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PHIL329 Reason, Belief and the Sacred

What is religion? How do religious people think? Where do their ideas come from? Are any of them true? These and other questions are addressed.

What is religion? Do religions make factual claims, like those of the sciences? What are the aims of religion? What relation does it have to morality? Are there distinctively religious sources of knowledge? Are religious claims justified? These are some of the questions discussed in this paper.

Paper title Reason, Belief and the Sacred
Paper code PHIL329
Subject Philosophy
EFTS 0.15
Points 18 points
Teaching period Semester 2 (On campus)
Domestic Tuition Fees (NZD) $913.95
International Tuition Fees (NZD) $4,073.40

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One 200-level PHIL paper
PHIL 210, PHIL 229
Schedule C
Arts and Music
Suitable for all students who have an interest in philosophical questions. No previous philosophical knowledge is required, but students will be expected to read widely and write clearly.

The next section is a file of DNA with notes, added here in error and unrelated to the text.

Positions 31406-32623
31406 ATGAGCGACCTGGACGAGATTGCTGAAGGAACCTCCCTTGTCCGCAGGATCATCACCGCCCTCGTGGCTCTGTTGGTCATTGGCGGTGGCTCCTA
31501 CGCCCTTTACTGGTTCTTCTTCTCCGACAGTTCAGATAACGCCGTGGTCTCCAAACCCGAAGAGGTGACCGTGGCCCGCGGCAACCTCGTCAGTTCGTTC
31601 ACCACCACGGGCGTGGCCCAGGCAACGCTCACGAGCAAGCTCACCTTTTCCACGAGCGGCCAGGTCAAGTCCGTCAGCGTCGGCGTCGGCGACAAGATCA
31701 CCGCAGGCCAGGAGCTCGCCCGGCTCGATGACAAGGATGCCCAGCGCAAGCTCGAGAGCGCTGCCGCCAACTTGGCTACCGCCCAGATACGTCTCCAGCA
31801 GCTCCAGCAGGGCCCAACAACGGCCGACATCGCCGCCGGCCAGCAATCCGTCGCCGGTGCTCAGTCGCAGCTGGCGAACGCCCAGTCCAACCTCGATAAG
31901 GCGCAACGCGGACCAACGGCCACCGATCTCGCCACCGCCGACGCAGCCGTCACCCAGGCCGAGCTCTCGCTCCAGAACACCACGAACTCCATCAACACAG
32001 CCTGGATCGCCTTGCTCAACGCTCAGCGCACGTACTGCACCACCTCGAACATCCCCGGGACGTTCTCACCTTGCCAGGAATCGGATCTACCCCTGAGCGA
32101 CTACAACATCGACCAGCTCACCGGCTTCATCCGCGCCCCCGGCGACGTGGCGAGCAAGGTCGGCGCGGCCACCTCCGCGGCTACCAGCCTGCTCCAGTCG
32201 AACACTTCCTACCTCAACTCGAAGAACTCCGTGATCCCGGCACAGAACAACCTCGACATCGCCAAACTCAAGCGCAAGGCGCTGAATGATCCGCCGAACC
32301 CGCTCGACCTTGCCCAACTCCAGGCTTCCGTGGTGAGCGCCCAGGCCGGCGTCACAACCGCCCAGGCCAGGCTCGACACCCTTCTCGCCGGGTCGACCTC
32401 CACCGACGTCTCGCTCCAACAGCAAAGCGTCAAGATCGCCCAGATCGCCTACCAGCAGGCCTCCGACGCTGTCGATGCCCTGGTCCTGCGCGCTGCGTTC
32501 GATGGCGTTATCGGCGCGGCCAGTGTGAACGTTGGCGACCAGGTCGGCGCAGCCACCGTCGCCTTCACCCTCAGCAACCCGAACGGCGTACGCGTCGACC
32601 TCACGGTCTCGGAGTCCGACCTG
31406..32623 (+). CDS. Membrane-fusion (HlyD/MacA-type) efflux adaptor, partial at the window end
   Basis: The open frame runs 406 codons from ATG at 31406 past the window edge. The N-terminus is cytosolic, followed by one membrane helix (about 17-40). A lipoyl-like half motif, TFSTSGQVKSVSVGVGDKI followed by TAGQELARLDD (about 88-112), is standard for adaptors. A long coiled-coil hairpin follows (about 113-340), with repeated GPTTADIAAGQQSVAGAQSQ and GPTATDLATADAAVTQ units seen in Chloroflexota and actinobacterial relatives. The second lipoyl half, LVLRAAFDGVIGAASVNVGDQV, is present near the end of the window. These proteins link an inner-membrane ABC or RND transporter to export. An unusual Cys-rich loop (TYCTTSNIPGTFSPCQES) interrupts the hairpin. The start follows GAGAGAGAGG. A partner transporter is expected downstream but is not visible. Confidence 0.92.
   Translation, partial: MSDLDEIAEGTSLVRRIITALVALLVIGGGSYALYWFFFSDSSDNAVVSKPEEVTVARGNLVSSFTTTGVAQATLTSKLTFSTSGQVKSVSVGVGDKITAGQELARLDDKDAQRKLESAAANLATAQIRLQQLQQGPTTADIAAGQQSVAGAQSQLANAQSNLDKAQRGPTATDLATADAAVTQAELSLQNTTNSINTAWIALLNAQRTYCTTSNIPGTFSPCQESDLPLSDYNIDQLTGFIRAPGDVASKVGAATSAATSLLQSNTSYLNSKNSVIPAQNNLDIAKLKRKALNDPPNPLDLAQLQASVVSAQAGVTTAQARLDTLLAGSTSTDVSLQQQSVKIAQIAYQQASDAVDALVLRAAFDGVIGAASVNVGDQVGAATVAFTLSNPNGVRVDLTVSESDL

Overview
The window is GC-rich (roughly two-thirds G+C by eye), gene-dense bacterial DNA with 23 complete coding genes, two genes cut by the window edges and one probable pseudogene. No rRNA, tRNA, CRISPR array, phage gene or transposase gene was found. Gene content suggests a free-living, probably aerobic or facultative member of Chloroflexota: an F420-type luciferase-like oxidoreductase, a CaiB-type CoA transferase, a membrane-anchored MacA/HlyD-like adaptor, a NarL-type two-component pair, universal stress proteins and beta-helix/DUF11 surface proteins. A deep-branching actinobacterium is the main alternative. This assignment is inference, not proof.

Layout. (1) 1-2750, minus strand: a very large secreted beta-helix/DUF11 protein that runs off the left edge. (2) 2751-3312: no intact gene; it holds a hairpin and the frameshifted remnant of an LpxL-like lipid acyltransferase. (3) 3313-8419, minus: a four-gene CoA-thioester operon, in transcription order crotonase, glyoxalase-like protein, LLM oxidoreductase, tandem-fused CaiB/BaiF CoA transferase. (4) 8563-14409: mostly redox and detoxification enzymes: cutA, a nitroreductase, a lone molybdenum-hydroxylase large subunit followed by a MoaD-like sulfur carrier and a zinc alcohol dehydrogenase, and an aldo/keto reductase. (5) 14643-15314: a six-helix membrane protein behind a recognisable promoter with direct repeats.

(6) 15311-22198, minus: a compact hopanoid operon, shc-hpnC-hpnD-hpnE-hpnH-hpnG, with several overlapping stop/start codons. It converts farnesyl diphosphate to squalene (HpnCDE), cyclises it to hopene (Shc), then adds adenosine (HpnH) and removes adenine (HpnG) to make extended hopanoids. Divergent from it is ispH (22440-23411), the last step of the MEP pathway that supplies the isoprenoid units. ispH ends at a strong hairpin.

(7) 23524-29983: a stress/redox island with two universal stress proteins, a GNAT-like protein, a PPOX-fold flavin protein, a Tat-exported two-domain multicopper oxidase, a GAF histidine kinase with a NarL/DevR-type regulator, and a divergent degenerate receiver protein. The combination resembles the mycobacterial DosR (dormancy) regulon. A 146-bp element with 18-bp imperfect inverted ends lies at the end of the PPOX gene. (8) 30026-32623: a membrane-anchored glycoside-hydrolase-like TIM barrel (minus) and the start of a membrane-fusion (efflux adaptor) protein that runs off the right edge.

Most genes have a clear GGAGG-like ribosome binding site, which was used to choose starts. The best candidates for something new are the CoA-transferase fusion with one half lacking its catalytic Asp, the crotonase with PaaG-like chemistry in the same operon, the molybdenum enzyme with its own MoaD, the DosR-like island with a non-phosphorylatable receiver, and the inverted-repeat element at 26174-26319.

Teaching staff
Course Co-ordinator and Lecturer: Professor Greg Dawes
Paper Structure
The paper has four parts:
  • Part One: Religious Language and Thought
  • Part Two: The Aims of Religion
  • Part Three: Modes of Knowing
  • Part Four: Assessing Religious Beliefs
Teaching Arrangements

There will be three 50-minute classes each week, with one devoted to tutorial-style discussion.


  • Weekly exercises in class: 15%
  • Essay Outline 5%
  • An essay of no more than 3,000 words: 25%
  • Final examination: 55%

As well as the course outline distributed in class, a course book will be made available. Other recommended works will be accessible on Blackboard or in the Library, on Reserve.

Graduate Attributes Emphasised
Global perspective, Interdisciplinary perspective, Scholarship, Critical thinking, Cultural understanding, Ethics, Research, Self-motivation.
View more information about Otago's graduate attributes.
Learning Outcomes

Students who successfully complete the paper should be able to

  1. Outline what is distinctive about religious language and thought
  2. Describe the various aims of religion
  3. Describe and evaluate the sources from which believers draw their claims to knowledge
  4. Evaluate those (assumed) sources of religious knowledge

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Semester 2

Teaching method
This paper is taught On Campus
Learning management system


Stream Days Times Weeks
A1 Monday 13:00-13:50 28-34, 36-41
C1 Thursday 13:00-13:50 28-34, 36-41
E1 Friday 12:00-12:50 28-34, 36-41